The important question here is: Does this rolldown thing exist in other lotteries and does anyone have $100,000 I can borrow?
posted by orme at 10:07 AM on August 8, 2012 [1 favorite]


This being MeFi, wealth would earn the exact opposite of a free pass.
posted by oddman at 12:26 PM on August 8, 2012


The lottery is a tax bonus for those who are bad awesome at math.
posted by Freon at 12:44 PM on August 8, 2012 [1 favorite]


> and the state 'bent and broke' the rules by allowing them to buy tickets in bulk.

That's not quite the impression I get from reading the report by kithrater (which should really have been in the original post, as that's really the new bit that's come out since October.)

From the report: Under Lottery rules, betting slips can’t be computer generated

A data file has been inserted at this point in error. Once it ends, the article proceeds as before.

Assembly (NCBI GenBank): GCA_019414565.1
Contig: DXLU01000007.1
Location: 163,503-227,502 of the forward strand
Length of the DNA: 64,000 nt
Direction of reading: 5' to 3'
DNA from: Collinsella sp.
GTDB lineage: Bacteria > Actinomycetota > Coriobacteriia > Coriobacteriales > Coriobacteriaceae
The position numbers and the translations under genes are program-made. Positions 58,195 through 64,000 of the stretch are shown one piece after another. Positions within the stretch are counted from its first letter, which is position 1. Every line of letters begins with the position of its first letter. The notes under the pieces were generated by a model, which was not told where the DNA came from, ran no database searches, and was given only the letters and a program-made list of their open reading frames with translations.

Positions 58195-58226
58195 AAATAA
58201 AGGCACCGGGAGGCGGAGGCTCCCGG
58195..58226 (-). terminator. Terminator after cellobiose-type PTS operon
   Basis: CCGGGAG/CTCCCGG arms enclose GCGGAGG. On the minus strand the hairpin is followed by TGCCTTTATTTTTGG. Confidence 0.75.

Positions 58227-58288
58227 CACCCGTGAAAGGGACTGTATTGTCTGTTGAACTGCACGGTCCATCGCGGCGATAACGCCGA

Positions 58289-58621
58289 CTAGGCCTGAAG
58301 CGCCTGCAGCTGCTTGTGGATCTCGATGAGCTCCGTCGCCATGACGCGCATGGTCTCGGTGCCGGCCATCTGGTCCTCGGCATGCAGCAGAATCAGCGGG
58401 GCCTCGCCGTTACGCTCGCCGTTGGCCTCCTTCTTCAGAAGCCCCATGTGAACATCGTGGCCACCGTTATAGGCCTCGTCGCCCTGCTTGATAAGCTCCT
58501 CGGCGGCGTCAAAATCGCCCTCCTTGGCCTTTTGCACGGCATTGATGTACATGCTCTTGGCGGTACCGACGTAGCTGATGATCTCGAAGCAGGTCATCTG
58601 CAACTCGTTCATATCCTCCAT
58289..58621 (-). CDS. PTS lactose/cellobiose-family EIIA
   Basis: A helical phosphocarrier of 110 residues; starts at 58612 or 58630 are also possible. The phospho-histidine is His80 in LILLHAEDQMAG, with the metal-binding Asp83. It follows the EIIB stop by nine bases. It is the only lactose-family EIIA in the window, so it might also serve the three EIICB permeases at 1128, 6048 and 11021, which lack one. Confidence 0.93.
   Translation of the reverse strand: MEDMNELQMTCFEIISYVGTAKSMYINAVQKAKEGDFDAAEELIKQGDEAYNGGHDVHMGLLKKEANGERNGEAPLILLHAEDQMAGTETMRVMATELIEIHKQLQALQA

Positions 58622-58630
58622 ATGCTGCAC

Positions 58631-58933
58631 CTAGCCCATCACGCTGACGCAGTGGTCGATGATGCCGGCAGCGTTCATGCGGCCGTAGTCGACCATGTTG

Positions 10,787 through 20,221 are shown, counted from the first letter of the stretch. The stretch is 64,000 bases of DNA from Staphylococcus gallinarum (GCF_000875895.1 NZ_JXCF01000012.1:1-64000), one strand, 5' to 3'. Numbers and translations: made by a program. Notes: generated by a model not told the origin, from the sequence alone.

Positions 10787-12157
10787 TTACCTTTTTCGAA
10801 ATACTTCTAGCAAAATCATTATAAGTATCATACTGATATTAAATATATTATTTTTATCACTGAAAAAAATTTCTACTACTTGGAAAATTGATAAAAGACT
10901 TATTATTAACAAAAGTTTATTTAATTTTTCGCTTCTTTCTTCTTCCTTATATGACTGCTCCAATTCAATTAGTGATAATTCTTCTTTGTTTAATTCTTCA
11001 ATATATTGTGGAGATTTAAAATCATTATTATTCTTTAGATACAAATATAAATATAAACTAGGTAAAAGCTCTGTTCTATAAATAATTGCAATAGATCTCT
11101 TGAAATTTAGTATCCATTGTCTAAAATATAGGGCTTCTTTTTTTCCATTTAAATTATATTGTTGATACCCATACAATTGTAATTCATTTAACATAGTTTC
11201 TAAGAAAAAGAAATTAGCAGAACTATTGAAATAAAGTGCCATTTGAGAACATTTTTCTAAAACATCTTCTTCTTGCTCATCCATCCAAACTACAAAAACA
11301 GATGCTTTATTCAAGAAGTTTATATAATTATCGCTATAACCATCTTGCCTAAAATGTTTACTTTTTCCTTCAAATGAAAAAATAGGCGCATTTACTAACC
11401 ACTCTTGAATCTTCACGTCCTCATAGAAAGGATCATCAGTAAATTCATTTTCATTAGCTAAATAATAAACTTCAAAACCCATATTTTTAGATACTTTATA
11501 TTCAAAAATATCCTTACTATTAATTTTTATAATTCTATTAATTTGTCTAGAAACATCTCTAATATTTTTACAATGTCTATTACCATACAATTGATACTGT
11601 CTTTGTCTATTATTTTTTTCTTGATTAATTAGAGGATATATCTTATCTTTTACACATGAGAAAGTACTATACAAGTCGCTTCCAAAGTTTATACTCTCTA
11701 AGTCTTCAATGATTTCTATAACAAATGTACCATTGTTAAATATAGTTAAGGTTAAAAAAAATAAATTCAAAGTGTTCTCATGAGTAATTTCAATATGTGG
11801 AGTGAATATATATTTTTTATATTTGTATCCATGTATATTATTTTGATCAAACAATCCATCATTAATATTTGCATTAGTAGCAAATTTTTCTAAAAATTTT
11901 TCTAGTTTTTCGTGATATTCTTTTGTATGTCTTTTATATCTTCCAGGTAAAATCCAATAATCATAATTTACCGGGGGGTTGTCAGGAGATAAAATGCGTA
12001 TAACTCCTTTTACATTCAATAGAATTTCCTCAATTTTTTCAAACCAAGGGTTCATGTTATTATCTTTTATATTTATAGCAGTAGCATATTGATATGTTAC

so the group had to fill out betting slips by hand – oval by oval – to match each set of
numbers...


Also quoted up-thread:

> I feel it is important to essentially apologize to the public because a game was created that allowed syndicates to gain special opportunities that others did not have — using machines themselves, partnership with lottery agents, using them after hours. We’re sorry some gained unfair advantage.

It's important to note that the lottery agents being discussed here aren't some guys in suits at HQ taking a payoff for answers, but just the dude making minimum wage, slaving away at the mini-mart working long shifts by themselves into the night. He also sells the occasional lottery ticket. That guy probably made a bit extra during roll-down weeks in exchange for running the machines, but that's it.
posted by fragmede at 4:02 PM on August 8, 2012 [2 favorites]


That guy probably made a bit extra during roll-down weeks in exchange for running the machines, but that's it.

Was the MIT syndicate paying off the shops where they were buying tickets? I didn't get the impression they were. The shops who sold tickets to the guy from Michigan were benefiting, or their owners were.
posted by hoyland at 4:48 PM on August 8, 2012